How does an HTTP server distinguish between the request received from computers behind one router?

by on March 5, 2013

Q: How does Http server distinguish between the request received from computers behind one router?

HttpServer operates on port 80. It receives and send only at port 80.
Computers behind the routers have local ip address which only works in local area network. This happens because it allow more computer to connect to internet. Allowing 1 public ip address which is usually given by ISP to be used by many. The way NAT routers distinguish between incoming data that which computer it belongs to behind it is by assigining a port to local ip address and saving this information. So if it sends something at ip 130.222.222.222 it puts port with it.
But the conflict is here:
Http Server listens to port 80.
Yet Routers must use random ports to distinguish among computers connected to it.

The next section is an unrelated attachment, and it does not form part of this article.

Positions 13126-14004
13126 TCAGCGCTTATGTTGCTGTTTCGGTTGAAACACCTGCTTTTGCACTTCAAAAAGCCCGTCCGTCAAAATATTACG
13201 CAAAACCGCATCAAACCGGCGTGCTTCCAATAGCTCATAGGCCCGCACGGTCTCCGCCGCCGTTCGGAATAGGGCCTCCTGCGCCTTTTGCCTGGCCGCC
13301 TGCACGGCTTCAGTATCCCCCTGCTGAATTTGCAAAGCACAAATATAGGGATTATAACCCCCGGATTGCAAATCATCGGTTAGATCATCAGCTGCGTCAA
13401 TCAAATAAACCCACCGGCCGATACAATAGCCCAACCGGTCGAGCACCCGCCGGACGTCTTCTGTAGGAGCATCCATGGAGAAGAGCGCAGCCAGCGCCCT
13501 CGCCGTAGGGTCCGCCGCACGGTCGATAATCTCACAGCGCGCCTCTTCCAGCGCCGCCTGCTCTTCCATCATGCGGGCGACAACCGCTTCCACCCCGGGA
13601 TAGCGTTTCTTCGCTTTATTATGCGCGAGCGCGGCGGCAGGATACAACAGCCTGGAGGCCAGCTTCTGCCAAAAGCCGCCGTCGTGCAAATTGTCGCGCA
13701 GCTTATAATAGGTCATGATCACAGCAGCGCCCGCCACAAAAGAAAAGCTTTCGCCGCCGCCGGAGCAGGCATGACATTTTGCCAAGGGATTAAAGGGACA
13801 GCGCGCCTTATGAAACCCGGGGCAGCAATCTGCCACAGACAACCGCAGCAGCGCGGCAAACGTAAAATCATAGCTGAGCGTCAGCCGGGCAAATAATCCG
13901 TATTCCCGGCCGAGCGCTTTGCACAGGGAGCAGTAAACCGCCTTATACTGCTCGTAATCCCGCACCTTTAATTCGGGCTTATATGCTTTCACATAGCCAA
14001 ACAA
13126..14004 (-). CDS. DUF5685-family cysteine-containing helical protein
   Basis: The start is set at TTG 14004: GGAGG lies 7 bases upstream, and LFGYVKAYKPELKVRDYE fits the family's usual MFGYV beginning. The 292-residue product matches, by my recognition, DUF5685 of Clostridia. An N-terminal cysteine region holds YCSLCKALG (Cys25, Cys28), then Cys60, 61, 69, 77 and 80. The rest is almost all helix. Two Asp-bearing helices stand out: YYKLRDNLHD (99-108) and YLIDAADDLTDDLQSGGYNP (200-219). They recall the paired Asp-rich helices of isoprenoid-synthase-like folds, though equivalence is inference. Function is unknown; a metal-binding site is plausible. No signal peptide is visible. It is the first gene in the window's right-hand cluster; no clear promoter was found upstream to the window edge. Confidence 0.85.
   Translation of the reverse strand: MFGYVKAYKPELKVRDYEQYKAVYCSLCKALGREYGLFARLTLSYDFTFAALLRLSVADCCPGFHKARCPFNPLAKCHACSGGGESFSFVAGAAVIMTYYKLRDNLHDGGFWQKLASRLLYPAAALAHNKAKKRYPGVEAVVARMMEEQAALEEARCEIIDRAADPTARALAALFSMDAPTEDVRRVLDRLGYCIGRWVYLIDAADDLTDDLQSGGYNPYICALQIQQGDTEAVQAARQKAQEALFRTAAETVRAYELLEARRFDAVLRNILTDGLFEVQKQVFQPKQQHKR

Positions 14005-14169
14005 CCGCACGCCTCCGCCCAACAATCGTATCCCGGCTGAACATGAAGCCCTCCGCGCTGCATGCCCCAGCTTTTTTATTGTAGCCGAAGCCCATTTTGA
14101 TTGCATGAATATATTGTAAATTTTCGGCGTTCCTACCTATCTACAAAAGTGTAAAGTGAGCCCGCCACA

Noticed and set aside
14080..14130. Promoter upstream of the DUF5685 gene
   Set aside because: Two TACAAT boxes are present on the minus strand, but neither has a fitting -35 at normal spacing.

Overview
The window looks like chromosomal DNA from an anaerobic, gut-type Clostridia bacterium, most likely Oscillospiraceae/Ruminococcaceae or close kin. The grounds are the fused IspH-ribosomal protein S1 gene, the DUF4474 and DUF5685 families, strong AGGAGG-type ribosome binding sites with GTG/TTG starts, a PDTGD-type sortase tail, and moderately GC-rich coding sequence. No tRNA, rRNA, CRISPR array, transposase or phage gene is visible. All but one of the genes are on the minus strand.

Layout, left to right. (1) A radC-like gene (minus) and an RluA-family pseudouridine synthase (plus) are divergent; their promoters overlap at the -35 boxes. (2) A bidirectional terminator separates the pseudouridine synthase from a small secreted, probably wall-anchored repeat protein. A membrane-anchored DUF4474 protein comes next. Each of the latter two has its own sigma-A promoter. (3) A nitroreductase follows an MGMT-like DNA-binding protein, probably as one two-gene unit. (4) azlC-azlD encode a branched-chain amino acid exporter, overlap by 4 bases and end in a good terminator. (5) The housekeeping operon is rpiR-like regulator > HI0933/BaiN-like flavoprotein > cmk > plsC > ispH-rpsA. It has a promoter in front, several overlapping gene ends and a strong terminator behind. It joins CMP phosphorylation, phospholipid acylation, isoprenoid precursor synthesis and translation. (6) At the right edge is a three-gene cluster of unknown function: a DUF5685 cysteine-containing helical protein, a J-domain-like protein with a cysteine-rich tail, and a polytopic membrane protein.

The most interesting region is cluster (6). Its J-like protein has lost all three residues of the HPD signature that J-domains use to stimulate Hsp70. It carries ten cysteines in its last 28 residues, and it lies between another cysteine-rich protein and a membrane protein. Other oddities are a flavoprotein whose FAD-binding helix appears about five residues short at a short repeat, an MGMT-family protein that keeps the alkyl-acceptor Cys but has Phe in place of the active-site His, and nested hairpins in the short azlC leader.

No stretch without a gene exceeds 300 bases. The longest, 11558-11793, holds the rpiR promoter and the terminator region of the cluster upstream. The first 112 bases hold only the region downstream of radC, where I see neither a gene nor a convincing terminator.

So what am i missing.


One Response to “How does an HTTP server distinguish between the request received from computers behind one router?”
  1.  

    Techsin – I think the part that you’re misunderstanding is the TCP handshake negotiation. This is where your computer makes the initial connection on port 80 then another port is established. I don’t usually like just posting links to things but this is one answer that needs more explination then I can describe here.
    http://www.inetdaemon.com/tutorials/internet/tcp/3-way_handshake.shtml

    Hope this helps!
    Fletcha